Preservation confrontation
Norcross removes historic property protection ordinance for the second time in 20 years

NORCROSS - For the second time in about 20 years, Norcross city leaders have adopted an ordinance designed to protect historic properties, then later removed that same ordinance from the books.

The first time it happened was in the late 1980s, after Norcross acquired its National Registry listing. The second time was in January of this year.

City council members passed the most recent historic preservation-enabling ordinance in August 2006, paving the way for a Historic Preservation Commission to be formed and a historic resources survey to be done. Norcross residents paid $25,000 for the survey, performed by the Teracon company and completed in August 2007. Teracon identified about 250 historic properties in Norcross.

In January, on a motion by Mayor pro tem Jeff Allen, council members deleted the city's historic preservation ordinance from the books. As a result, the Historic Preservation Commission, a volunteer group of residents who have logged hundreds of hours in educational classes and seminars, was deconstituted.

"We were floored, totally taken by surprise," said Anne Webb, president of Save Historic Norcross. "We see now that the leadership of the city is just not for historic preservation. They vote 5-0 to establish an ordinance, spend $25,000 of the taxpayers' money and when 10 or 15 people speak out against preservation, they say they don't want it."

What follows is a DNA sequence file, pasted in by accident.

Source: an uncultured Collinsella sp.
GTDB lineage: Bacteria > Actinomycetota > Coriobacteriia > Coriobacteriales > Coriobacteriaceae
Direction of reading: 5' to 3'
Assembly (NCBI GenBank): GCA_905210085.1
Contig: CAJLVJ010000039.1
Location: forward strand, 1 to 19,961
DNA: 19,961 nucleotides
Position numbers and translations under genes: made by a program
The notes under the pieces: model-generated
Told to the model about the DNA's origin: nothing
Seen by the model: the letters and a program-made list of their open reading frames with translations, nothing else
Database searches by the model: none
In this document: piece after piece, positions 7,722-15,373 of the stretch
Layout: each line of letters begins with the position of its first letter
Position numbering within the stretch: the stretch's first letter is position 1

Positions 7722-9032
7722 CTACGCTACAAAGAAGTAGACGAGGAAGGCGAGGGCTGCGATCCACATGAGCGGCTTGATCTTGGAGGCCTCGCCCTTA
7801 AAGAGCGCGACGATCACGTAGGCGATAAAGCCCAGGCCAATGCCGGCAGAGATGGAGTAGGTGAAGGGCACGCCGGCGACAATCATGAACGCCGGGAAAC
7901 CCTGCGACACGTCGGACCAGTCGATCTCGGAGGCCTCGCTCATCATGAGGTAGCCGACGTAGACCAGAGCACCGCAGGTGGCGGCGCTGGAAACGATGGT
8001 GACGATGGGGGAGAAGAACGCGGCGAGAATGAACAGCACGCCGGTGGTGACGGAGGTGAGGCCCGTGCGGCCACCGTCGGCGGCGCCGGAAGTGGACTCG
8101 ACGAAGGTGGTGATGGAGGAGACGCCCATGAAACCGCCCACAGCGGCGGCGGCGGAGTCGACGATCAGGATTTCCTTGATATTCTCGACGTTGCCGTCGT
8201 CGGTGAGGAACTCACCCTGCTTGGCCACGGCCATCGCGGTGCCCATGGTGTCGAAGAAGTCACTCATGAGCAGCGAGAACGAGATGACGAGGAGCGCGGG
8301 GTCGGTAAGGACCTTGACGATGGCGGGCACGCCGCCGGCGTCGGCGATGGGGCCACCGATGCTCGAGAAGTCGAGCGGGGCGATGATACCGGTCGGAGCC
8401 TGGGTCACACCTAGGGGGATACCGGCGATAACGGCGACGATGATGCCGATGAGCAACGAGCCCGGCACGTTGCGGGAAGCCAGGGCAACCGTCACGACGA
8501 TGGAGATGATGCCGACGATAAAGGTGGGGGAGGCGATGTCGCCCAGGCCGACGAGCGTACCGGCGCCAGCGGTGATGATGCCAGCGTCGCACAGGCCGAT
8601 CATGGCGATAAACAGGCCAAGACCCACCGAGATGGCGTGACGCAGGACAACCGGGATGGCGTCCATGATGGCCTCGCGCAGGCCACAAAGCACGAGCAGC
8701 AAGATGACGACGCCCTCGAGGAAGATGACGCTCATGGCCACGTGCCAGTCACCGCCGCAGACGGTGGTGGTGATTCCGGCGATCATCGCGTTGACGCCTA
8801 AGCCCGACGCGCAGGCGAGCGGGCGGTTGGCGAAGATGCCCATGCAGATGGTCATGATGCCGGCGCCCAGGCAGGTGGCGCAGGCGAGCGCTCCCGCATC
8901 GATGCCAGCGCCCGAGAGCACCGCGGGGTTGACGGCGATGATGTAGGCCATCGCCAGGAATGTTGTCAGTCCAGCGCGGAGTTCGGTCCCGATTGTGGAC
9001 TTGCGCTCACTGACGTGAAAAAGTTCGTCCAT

According to Webb, it's not just historic structures at risk in Norcross. There are three cemeteries without protection any more, including one pre-Civil-War black cemetery with several unmarked graves.

Regarding the number of people who spoke out against historic preservation in January, "I think people were just getting frustrated, in effect saying, 'Don't give us one more level of government to have to deal with,'" said Pierre Levy, a former member of the Historic Preservation Commission and owner of a historic house in Norcross. "It's the old 'not in my backyard' way of thinking. Everyone wants to preserve the city's history, but not when it affects them."

City's take

"It's a complex issue," Norcross Mayor Bucky Johnson said. "I'm in favor of historic preservation when we're talking about preserving the character and feel of the city."

Ordinances, Johnson said, are not the only way to do that.

"My position on this when I was campaigning was that I wanted to hear what the people affected by this ordinance had to say. What I heard was that the ordinance as it was written was not what people wanted."

The city's Architectural Review Board, said Johnson, is already in place and considers historic properties in a different manner than it does other properties.

"There really wasn't anything broken with the system that was already in place," Johnson said.

When asked whether city officials plan to revisit the matter of drafting a third ordinance, Johnson said there are two proposals on the table now that have merit and will be considered.